[119]       Ms Davies: On the point that Mike was making about Pembrokeshire, from Carmarthenshire’s perspective, co-location is becoming increasingly important. When we look at our stock of buildings and where we need to deliver our library services, co-location will always be up there in terms of the agenda. It becomes more of a community hub, for argument’s sake, that we are delivering from. Sorry, what was your other question?


[120]       Jenny Rathbone: It was really about whether this was typical of how all local authorities are approaching this issue. Libraries are an important aspect of public services, but they do not need to be in their own little silo.


[121]       Ms Davies: I do not know whether you can answer that.


[122]       Mr Jewell: There is merit in the idea. It all depends on the town that the library is serving or on the area that it serves. In some smaller communities, that would work really well, and, at the same time, we have had tourist information centres within libraries and they have been successful, and other services working outside. The main thing for libraries today is that they are social spaces; they are not seen as just libraries. They need to be seen as the hubs of the communities that they are there to serve, without a doubt.


[123]       Jenny Rathbone: So, you think that the approach that your two local authorities is driving forward is something that happens across all local authorities, or are you not able to comment?


[124]       Mr Jewell: I would say that, from conversations with colleagues across Wales—I would not be able to give any evidence of it—that seems to be the way that things are going.


[125]       Jenny Rathbone: How are you sharing good practice? Do you write up the successes that you are having in transforming your services or—


[126]       Mr Cavanagh: We have very strong partnership working. The Society of Chief Librarians meets regularly—that is the chief librarian of every authority. We have sub-groups, regional groups, and we work together with the support of CyMAL in the Welsh Government. We drive forward a lot of work in partnership in a way that other services do not—we are well ahead of the game on that. We are all well aware of what other authorities are doing and we share good practice. However, there are 22 different authorities and, of course, they will have different approaches.


[127]       Jenny Rathbone: So, the challenges that you face in Ysgol y Bedol, where the community is not using the library that is now available to it, might be an issue in other parts of Wales, where there are parents who never cross the front gate of a school because of their own bad experiences in school and so it takes more effort to get them to engage.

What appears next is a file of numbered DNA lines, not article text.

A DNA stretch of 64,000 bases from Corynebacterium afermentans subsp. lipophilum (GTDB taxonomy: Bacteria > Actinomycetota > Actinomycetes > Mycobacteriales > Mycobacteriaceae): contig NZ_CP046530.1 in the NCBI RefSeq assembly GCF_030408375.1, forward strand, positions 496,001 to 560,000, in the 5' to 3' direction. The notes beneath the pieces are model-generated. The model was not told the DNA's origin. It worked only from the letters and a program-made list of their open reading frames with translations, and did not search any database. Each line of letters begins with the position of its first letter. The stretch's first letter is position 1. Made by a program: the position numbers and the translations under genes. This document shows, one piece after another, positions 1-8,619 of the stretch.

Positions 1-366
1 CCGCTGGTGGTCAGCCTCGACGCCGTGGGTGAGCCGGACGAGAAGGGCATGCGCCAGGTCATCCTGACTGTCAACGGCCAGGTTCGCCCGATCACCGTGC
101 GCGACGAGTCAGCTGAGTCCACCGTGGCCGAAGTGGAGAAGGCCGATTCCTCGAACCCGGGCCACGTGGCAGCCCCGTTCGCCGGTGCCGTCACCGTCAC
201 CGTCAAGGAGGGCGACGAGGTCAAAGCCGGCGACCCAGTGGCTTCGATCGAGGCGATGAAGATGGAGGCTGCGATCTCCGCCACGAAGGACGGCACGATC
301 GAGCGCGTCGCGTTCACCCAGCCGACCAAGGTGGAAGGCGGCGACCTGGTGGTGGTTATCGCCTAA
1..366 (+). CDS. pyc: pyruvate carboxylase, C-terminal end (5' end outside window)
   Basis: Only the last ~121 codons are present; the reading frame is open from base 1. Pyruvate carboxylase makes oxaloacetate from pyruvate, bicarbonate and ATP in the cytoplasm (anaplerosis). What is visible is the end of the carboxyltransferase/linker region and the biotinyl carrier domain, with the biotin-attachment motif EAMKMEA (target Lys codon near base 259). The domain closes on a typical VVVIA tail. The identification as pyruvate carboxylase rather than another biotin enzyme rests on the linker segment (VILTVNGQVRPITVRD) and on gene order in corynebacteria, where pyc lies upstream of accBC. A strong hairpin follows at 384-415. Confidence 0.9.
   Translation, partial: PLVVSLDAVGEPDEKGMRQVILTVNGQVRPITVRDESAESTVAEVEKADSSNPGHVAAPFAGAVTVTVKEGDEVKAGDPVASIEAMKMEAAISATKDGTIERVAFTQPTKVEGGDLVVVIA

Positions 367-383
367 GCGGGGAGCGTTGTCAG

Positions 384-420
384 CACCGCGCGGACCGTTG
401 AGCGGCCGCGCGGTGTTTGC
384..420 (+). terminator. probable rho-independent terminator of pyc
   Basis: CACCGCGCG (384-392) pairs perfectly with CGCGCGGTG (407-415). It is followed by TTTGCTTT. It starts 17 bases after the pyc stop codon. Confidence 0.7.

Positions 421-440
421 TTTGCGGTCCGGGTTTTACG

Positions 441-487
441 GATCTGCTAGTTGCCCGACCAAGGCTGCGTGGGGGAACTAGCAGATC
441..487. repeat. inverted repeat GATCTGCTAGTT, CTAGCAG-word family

[128]       Mr Jewell: Yes. I think that maybe an example to counteract that would be that of St Clears, where an arts centre and the public library have got together in one building. Maybe Jane could tell us more about the grants and so forth. It is a renovated building and a new service, and it is extremely successful. So, you have the other side there. I think that it is dependent on the area and people’s view on how they use it.


[129]       Jenny Rathbone: Thank you.


[130]       Christine Chapman: We will move on then. Mark, did you want to come in?


[131]       Mark Isherwood: The international evidence campaign for what Leighton describes as co-production is not a reaction to austerity. It predates credit crunch and is based on the belief that a community-owned dimension and a real equality of partnership of statutory providers can drive social and community regeneration. I wonder what your views are on that, and not where it is an either/or—community or council—but where there is a genuine co-production partnership with the expertise and support in the communities to drive social and community regeneration, not just in the affluent areas, but in the poorer areas where that community dimension needs to be restored.


[132]       Mr Cavanagh: That kind of co-production model happens sometimes—not very often. What it needed—‘needed’ might be the wrong word—is the driver of the budget cuts that we are having. That has really driven and made that happen. So, the issue there is: is it carrot or is it stick? There have been a few examples of a carrot before the cuts, but, actually, it has been the stick, where authorities have had to say, ‘We’re going to close your library unless you volunteer’. There is a certain amount of coercion there, which is not a great start, but if you do not have that, why would the community take over a library and put in all of that effort, if it knows that the public purse is going to continue to deliver it? I do not know whether that answers your question.


[133]       Mark Isherwood: There are models all over the place—Australia, the United States of America and elsewhere—that were not necessarily the children of austerity, but were driven by a social model to help to regenerate communities. To what extent have you or others given consideration to this model as a means of tackling the problems where, often, there is the greatest need for community regeneration?


[134]       Ms Davies: In all honesty, the library services in Carmarthenshire are part of the leisure department, which is also part of the regeneration department, and we have tended to rely on colleagues on the regeneration side to look at models. Having said that, we are considering one example in Carmarthenshire—we have talked about a particularly poor area—where we are looking to create a hub based around the existing library building, with not necessarily just library services accommodating that building in the future. So, if I were to answer the question directly as to whether we have considered it previously, I would be inclined to say ‘Perhaps not’. Having said that, I think that there is certainly an opportunity to consider that type of model for the future to enhance the community service that we offer, out of a review of library provision. Does that help?